Our primary objective is to practice a composite advocacy that brings about a positive linear social impact. Promoting legislative or policy measures that ensure improved practices will allow the most underserved and underrepresented students to have the benefit of protections that more privileged students already have. Unveiling the data starts the process of changing school professional practices. This process must result in substantial changes to the policies currently in place.
Over the past year R.A.C.C.E has made an attempt to understand the principles that are guiding the Waterbury Public Schools’ (WPS) policies and practices for disciplining its students. It’s partially unclear to us what those guiding principles are. We can see that teachers and administrators use office referrals as one of the primary devices to manage student behavior and ultimately school climate. Nationally, and as we confirmed by looking at the WPS, this type of practice results in disparate results for non-white students. Waterbury Public Schools have decreased total suspension numbers, but non-white students are being suspended at increasingly higher rates than their white counterparts.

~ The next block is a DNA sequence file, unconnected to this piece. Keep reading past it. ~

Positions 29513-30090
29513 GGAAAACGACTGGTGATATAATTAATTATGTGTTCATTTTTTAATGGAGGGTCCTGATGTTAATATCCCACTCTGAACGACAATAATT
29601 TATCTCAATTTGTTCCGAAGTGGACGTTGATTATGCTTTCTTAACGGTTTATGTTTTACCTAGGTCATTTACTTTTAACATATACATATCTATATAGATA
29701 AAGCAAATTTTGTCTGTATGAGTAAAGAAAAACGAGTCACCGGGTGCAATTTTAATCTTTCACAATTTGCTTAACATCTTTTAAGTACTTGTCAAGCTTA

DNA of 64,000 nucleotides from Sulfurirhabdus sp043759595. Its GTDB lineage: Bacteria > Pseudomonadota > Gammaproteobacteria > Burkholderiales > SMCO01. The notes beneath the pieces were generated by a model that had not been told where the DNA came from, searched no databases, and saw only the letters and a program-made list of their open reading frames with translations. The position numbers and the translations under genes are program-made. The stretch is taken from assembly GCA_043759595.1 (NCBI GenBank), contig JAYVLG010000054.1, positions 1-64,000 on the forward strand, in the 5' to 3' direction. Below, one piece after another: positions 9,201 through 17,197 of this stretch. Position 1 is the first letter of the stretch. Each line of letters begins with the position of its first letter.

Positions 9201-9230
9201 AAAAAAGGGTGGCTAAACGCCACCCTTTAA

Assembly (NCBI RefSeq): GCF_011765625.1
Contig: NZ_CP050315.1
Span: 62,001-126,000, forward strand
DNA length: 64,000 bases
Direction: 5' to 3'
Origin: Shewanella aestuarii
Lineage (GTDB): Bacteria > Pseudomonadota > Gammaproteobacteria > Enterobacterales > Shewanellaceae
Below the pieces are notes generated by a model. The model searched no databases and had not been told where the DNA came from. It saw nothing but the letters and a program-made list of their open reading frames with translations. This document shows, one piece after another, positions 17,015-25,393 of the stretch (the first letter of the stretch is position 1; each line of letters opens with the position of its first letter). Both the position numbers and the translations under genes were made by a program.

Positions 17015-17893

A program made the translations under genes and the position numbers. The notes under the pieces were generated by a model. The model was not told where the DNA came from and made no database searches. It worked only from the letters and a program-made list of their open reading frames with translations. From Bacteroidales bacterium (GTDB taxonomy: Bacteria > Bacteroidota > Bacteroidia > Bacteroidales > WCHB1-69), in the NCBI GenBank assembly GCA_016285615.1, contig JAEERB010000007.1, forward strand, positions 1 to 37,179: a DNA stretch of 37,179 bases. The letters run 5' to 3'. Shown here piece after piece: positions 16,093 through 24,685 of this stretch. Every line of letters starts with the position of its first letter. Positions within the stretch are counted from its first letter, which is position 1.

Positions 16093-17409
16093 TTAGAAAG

Over the last few months we have engaged a process that brings us beyond the numbers and allows to unveil the WPS discipline trends for its male students. We analyzed similar data for WPS female students last year. The results for male students were similarly problematic.
• Over the last three years Black male students were suspended at a rate of 3.5 to 1 to their white counterparts (8792 vs. 2504).
• Over the last three years individual lack male students were suspended at a 2.7 to 1 ratio to their white counterparts.
• Over the last three years 29% of all Black male students were suspended while only 7.2% of all white male students were suspended.
• These data also confirm that Black male students are exposed to a 1.4 disparate impact rate for discipline sanctions over their white counterparts.
Categories: Current Issues